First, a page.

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I have the file "Testfile", whit a register in every line, each register having some fields:

foo1=32=test01=30/03/2012 10:03 p.m
foo2=54=test02=30/03/2012 10:05 p.m
foo3=912=test03=30/03/2012 10:08 p.m

("=" is the field delimiter)

I read the first field for every register and store them in an array, and the same for the second field of every register:

NAMES=(`cut -f1 -d'=' Testfile`)
VALUES=(`cut -f2 -d'=' Testfile`)

That gives me two arrays like these: (foo1 foo2 foo3) and (32 54 912)

Is it possible to dynamically create variables named foo1 foo2 and foo3, and assign them their respective values?

I could do:

foo1 = ${VALUES[0]}
foo2 = ${VALUES[1]}
foo3 = ${VALUES[2]}

But I want to get the names of the variables dynamically, regarding the names that I've got from the file.

share|improve this question
Give an example of exactly what is in 'Testfile'. As question is now, answers are likely to be right but cannot be verified. –  jwpat7 Oct 4 '12 at 5:52
sorry, you're right, I've just edited to add an example –  Granjero Oct 5 '12 at 3:55

3 Answers 3

up vote 4 down vote accepted
cat Testfile 

for v in $(cat Testfile); do declare "$v"; done

echo $foo1 

echo $foo2 

that will work if lines in file looks exact like this:


and here is a version that works with spaces:

cat Testfile
foo1 = 35
foo2 = 54
foo3 = 912

while read line; do
    if [ -z "$line" ]; then continue; fi
    var=$(echo $line | cut -d'=' -f1)
    val=$(echo $line | cut -d'=' -f2)
    declare "$(echo $var)=$(echo $val)"
done < Testfile

echo $foo1 
share|improve this answer
The loop that handles spaces won't quite work, as the spaces will cause word-splitting. while read s; do ...; done < Testfile should work better. –  chepner Oct 4 '12 at 14:14
you right, forgot about space issues(again, doh :) ) –  user904990 Oct 4 '12 at 15:13
In the case with only two fields it works fine, but if I have more (like in the example I've added) it has some issues (don't know if I'm right, but it seems that its trying to declare every field as a variable, and since some fields doesn't fit the correct syntax for variable naming, it throws some errors) –  Granjero Oct 5 '12 at 4:09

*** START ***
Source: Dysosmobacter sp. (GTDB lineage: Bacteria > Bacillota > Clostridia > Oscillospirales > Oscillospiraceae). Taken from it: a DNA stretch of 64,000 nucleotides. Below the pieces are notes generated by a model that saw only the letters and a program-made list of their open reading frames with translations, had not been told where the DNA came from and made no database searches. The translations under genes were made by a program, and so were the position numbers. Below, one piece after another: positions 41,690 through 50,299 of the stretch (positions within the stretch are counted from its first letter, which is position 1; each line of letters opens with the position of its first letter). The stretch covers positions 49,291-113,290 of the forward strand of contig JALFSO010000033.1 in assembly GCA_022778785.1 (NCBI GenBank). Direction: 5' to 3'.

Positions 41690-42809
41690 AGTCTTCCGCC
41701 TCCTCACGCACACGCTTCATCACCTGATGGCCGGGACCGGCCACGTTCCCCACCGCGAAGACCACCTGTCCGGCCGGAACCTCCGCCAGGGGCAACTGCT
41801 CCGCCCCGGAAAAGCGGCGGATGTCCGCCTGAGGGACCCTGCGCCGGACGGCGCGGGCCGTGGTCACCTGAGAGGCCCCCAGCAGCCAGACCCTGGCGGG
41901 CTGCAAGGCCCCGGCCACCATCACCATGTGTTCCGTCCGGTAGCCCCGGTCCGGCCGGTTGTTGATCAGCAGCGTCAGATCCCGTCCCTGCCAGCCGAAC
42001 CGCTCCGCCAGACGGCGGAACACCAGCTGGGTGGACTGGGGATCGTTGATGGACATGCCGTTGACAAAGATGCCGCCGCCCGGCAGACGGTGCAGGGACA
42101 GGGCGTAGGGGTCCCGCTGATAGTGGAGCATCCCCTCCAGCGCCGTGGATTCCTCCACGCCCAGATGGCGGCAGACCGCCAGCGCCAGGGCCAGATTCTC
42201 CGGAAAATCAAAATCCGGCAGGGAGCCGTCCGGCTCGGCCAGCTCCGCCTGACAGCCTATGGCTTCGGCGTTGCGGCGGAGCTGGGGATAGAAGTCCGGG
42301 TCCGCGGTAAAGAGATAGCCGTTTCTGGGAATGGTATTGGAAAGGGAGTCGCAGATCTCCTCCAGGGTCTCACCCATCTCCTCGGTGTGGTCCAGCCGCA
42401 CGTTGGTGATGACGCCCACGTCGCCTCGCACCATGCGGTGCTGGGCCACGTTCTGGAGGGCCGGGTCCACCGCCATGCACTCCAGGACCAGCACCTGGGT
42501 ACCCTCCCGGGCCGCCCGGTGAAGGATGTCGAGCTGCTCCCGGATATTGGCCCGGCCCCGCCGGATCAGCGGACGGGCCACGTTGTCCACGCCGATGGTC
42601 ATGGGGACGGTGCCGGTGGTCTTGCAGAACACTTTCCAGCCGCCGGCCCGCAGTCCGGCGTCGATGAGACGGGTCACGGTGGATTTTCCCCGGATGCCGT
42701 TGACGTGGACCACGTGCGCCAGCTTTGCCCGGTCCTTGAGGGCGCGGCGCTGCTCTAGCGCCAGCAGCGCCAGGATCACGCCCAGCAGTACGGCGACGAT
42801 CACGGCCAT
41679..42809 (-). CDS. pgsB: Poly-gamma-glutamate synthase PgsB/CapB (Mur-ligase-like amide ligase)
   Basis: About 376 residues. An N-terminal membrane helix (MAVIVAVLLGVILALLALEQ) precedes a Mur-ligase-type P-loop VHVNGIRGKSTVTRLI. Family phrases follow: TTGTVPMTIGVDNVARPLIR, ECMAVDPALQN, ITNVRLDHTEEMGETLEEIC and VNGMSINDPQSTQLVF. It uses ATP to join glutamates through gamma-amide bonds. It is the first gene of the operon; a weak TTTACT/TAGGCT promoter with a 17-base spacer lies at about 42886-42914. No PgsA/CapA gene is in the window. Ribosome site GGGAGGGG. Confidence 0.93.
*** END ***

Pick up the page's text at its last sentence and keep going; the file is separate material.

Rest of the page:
well, updated to support multiple = syntax. also, it is echoing var and val to get rid of eventual spaces. –  user904990 Oct 5 '12 at 4:21
It works now! and its a very clear way to do it also. Thanks slivu –  Granjero Oct 5 '12 at 4:42

If the values have no whitespace (as in the example) or are wrapped in quotes, this is as simple as "sourcing" the file.

source Testfile

This will basically "run" the file, which in this case simply defines some variables and returns.

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Thanks. It works if I just declare and assign variables in the file, but not if I have many consecutive fields per line. –  Granjero Oct 5 '12 at 4:19

This might work for you (GNU sed):

NAMES_VALUES=($(sed 's/\(\S*\)\s*\(\S*\)\s*.*/\1=\2/' Testfile))
eval "${NAMES_VALUES[@]}"


If the file format uses = as delimiters:

NAMES_VALUES=($(sed 's/^\([^=]*=[^=]*\)=.*/\1/' Testfile))
eval "${NAMES_VALUES[@]}"
share|improve this answer
Thanks, this works fine, but whith more than two fields, it takes everything after the first "=" as the value. How could I discard the fields after the second "=", to get only the second field as the value of the variable? –  Granjero Oct 5 '12 at 4:14
@Granjero see EDIT. –  potong Oct 5 '12 at 6:01

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